One project the department is currently working on is a statewide consultation with U.S. Fish and Wildlife to develop standard avoidance and minimization efforts for common ADOT activities that may affect listed Arizona species. The benefit would be to have predictability and expectations about what conservation efforts would need to happen ahead of time. 

White said the biology team's job is much like any other at ADOT – help a project reach fruition by ensuring it does all the necessary planning steps, and that includes federal standards for protecting native flora and fauna. 

"We're kind of a spoke in the wheel in the environmental development process," he said.

Much to be learned from historic site near SR 77

Much to be learned from historic site near SR 77


Much to be learned from historic site near SR 77

Much to be learned from historic site near SR 77

August 16, 2012

If you read yesterday’s blog post, you’ve already learned why ADOT gives special attention to culturally or historically significant project areas. So, for today’s post we thought it’d be fun to take an up-close look at an actual site…

As you can see from the video above, there’s an area that was recently excavated and explored. It’s called the Beethoven site and is located about five miles north of Snowflake, off State Route 77.

Ordinarily, an excavation like this would have to wait until ADOT had a highway construction project to work on (lane widening, new freeway construction, etc.) -- that way the cost would be included in the project’s scope.

But this site’s a little different…

It is scheduled for culvert extensions and passing lanes in the future, but because of its close proximity to the highway, the site (and all the history it contains) was starting to become endangered.

“We realized that we were dealing with something special ... more special than the average site,” ADOT Historic Preservation Specialist David Zimmerman said. “We started looking ahead and figuring the long-term affects on the site, from the continued use of the road into the future and the possibility that water or culvert maintenance could damage the site. We made a decision that it was probably best to extend our investigations and do more with that site.”

Luckily a federal grant from FHWA was awarded so ADOT could begin investigations right away.

“It’s been an opportunity to get in there and actually recover a lot of new information … and to find this communal structure is a really big step forward in understanding this time period,” says Desert Archaeology president Bill Doelle in the video above.

According to Zimmerman, the area is one that has been used in the past by the Zuni, Hopi, Apache and Navajo tribes. Among the discoveries at this site: some pit houses, along with a very large communal pit structure.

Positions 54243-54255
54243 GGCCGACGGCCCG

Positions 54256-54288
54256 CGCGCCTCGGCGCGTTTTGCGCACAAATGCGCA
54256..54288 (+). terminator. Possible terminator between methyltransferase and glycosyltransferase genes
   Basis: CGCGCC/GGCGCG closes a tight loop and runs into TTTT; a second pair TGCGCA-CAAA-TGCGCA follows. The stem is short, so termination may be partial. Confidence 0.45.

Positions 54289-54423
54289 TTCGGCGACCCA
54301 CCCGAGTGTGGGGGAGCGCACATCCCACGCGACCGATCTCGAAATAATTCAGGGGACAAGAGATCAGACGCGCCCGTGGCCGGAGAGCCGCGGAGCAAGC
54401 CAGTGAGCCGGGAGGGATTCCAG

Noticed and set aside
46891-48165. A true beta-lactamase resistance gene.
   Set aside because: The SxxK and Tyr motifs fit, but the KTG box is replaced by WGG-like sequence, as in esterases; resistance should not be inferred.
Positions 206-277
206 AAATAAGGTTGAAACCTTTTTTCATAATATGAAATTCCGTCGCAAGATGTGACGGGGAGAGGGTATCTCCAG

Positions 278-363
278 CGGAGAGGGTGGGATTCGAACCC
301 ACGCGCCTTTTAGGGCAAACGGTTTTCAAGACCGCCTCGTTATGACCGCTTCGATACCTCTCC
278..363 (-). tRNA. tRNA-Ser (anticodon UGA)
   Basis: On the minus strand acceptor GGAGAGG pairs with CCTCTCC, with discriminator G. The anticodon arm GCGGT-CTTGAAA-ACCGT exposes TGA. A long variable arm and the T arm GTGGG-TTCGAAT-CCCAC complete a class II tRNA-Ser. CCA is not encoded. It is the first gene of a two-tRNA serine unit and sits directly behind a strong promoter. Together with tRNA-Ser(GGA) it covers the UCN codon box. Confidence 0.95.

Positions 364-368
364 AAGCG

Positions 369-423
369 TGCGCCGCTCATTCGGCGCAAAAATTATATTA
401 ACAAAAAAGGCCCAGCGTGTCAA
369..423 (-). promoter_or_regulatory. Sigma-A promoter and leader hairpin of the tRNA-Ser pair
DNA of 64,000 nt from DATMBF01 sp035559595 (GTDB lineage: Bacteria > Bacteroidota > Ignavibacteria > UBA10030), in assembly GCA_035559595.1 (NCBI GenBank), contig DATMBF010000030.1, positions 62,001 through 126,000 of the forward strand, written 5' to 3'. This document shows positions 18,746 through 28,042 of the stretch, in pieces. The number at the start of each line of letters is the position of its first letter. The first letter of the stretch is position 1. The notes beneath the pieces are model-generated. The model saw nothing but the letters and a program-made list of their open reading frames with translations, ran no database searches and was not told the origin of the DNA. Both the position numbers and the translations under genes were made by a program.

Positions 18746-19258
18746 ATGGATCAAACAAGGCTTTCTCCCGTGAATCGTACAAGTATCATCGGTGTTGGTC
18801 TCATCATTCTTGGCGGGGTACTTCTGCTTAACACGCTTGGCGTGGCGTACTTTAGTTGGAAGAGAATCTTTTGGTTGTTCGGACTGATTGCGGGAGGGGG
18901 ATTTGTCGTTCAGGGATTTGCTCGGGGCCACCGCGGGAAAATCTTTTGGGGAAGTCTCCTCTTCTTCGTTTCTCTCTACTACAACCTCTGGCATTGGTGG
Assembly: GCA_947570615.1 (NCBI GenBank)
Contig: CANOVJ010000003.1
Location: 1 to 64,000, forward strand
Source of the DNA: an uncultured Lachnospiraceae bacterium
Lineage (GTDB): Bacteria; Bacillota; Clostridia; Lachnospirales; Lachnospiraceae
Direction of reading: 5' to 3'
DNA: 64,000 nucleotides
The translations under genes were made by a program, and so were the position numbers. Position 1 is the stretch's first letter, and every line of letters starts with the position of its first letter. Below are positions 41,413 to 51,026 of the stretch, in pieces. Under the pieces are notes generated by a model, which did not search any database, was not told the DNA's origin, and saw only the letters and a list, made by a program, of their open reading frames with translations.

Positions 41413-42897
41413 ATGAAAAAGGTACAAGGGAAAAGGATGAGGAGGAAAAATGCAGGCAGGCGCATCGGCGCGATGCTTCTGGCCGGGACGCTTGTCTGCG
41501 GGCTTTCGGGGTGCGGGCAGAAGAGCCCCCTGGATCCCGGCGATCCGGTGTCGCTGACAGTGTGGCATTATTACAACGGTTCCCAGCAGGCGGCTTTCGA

The structures and artifacts uncovered by crews will provide a lot of valuable information. But, according to Zimmerman, it’s going to take some time to really research all that has been discovered.

There’s still lab analysis, soil testing, artifact cataloging and radio carbon testing to be done, according to Zimmerman. After that, a report will be completed and researchers will be able to draw some conclusions on the site’s history and hopefully get more insight into the way people lived in the area, how they organized themselves and adapted socially and economically to the environment.

“Each site tells a story, but the real knowledge is how each site fits into bigger sites and the bigger area to really grab a pattern of culture,” Zimmerman said.

ADOT team works to preserve history

ADOT team works to preserve history


ADOT team works to preserve history

ADOT team works to preserve history

August 15, 2012

A look at a site under investigation near SR 77.

If you haven’t already noticed, we really like blogging about dirt!

Just take a look through our archives and you can read about how we move dirt, why it’s used in construction and even the circumstances under which we “paint” it green!

One thing we’ve never touched on is what might be lying beneath all that dirt…

You see, ADOT does a lot of digging, but we have to be very careful not to disturb any historic (or prehistoric) sites that could be at a potential project site.

That’s where the ADOT Historic Preservation Team comes in. As a part of ADOT’s Environmental Planning Group, this team is in place to make sure all ADOT projects adhere to state and federal historic preservation laws.

Cultural preservation doesn’t just make good sense – it’s the law
ADOT Historic Preservation Specialist Linda Davis explains that in 1966, the National Historic Preservation Act was passed to protect historic properties from any damage caused by the actions of federal agencies. As a result of the national act, Arizona established the State Historic Preservation Act in 1982 to protect cultural resources from the activities of state agencies.

That means whether a highway project is even partially funded with federal or state money, it is subject to these laws that are designed to preserve history and manage our cultural resources.

How ADOT identifies and preserves the state’s historic properties
Every ADOT project involves a cultural resource assessment, which includes an initial records search (Davis says there are many resources available to the team that can provide information on whether or not a project area has already been surveyed to identify historic properties). If the project area has not previously been surveyed, a consultant is hired to perform the survey.

When historic properties are identified within a project area, the potential project effects on the property are evaluated.

“We look at the footprint of the project … where it is, what they’re going to do and how they’re going to do it,” she said.